Down With The Line

Our Metrics Measure Everything Except That Which Makes Life Worth Living

This is part of my Effective Populism series. Read the introduction here.

We have removed living from Life itself. Vulgar Productivism and its consequences have been a disaster for the human race.

Robert Kennedy laid out how our worship of The Line leads to an even greater poverty:

Even if we act to erase material poverty, there is another greater task, it is to confront the poverty of satisfaction - purpose and dignity - that afflicts us all. 

Too much and for too long, we seemed to have surrendered personal excellence and community values in the mere accumulation of material things.

It measures neither our wit nor our courage, neither our wisdom nor our learning, neither our compassion nor our devotion to our country, it measures everything in short, except that which makes life worthwhile.

The Tyranny of the Metric has led us to be alienated from the many non-commodified connections and goods that truly make life worth living. All that matters is The Line.

And why? Because it makes our masters marginally more powerful.

I have discussed the importance of focusing on material concerns instead of ideology (like the nonsense of representation/“being seen”). But make no mistake: material well-being is a tool, a means to the end of living a full and good life. And maximizing material well-being does not necessarily maximize our spiritual well-being; in fact, I would argue, it will sacrifice many meaningful things at the altar of Growth and GDP.

The most important part of understanding “work/life balance” more properly as “contribution/leisure balance” is to grasp one of the most profound sources of modern alienation:

For 40+ hours a week, we are taken away from our families, friends, and community in order to do work that does not seem to contribute much at all. (And compensation seems totally divorced from the actual contribution being made)

There is a scene in the movie Margin Call (think a more dramatic, better version of The Big Short) where Stanley Tucci’s character delivers a monologue to Paul Bettany’s character about a bridge he built and the immense material impact it had on the lives of the people who used it:

Of course, the subtext in the scene and its context in the movie is that Tucci’s character feels that his time as an engineer, when he was much less compensated than his current job on Wall Street, was when he had more meaningful impacts on the lives of people. There is an immediacy. One can see what one has done.

On the other hand, in our hyper-bureaucratic and obfuscated world, it isn’t particularly clear what we are doing. Do financial markets actually work towards “proper” capital allocation, or is it all just a game, divorced from its underlying purpose? (My guess is Tucci’s character would argue the latter)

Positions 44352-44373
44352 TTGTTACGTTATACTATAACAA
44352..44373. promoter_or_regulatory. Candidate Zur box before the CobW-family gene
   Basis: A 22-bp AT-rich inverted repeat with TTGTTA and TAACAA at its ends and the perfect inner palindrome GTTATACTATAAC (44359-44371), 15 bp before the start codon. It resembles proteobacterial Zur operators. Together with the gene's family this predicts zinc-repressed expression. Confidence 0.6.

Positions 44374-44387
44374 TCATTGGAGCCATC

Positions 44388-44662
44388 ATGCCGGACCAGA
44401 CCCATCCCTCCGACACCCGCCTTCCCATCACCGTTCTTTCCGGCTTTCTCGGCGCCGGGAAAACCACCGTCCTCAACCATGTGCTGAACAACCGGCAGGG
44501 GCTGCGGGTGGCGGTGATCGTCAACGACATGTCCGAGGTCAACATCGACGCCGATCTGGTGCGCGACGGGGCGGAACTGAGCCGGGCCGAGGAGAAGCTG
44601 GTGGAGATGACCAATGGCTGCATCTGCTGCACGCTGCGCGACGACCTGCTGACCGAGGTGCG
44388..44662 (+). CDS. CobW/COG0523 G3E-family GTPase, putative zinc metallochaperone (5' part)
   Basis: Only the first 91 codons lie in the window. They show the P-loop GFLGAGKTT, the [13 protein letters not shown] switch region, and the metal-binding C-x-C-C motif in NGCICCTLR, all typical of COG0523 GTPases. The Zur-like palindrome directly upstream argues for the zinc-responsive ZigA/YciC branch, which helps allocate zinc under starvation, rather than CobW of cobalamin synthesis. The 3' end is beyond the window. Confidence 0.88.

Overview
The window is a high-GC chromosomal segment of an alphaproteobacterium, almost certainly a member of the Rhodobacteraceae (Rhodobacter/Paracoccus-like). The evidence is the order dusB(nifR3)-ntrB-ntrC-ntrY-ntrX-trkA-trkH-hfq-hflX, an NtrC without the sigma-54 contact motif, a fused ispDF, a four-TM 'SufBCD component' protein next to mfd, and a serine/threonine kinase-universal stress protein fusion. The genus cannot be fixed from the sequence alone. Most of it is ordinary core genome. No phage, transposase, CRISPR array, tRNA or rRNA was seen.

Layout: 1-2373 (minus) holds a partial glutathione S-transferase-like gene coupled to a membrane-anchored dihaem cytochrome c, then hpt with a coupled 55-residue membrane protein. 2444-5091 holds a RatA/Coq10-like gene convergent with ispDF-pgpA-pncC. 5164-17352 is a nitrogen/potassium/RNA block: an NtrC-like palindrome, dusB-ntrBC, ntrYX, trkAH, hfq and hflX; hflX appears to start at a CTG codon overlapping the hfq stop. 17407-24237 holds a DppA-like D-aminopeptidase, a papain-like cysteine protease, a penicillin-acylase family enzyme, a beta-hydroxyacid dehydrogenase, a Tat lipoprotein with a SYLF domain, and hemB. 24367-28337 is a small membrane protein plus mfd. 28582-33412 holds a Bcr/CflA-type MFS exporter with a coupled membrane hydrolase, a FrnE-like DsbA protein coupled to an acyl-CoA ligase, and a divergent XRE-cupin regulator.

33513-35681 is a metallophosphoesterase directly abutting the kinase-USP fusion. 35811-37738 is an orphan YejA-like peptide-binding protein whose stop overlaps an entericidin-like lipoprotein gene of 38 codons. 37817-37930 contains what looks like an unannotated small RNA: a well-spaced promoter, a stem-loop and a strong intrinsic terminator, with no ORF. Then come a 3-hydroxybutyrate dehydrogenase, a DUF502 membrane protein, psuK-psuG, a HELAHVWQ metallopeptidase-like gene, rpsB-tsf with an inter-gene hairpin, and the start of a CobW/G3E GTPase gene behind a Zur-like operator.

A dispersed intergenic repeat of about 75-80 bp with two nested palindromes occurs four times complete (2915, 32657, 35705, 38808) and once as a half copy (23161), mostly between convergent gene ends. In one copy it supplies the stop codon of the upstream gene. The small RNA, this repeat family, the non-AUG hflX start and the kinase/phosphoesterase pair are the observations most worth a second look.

We are alienated from the impact of our labor. It no longer becomes clear what we are doing or why we are doing it. Is it any surprise over a third of Brits see their jobs as not very fulfilling or not at all fulfilling? Bullshit Jobs, by David Graeber (may he rest in peace), argues 40% of all jobs in America are B.S. And I think it’s fair to say that “revealed preferences” (Opioid epidemic, SSRI prescriptions, etc.) make it clear that number may be even higher.

And so, if we want to address the poverty of purpose and dignity that Robert Kennedy so eloquently described, we need to focus on building a society that truly allows for people to build lives worth living. It means focusing on a society centered on strong communities, families, close relationships with friends, etc. It demands a rejection of the atomistic focus on individual autonomy, and a balancing of individual autonomy against a range of other goods/values. There are many goods that when pursued too much can lead to bad consequences. That doesn’t mean they aren’t goods, just that they need to be kept in balance with other goods.

And this also means that we need an economic system that properly and fully rewards actual contribution. Our system certainly does no such thing. What that system would have to look like is still up for debate, but our theories of “value” and economics are so flawed that it is likely we will need to blow it all up and start over if we are to have any chance of achieving this ideal.


I hope you all enjoyed. If so, please like and share the post, join the email list, and consider a paid subscription if you would like to support my work.

Plan is to wrap up the Effective Populism series by the end of next week.

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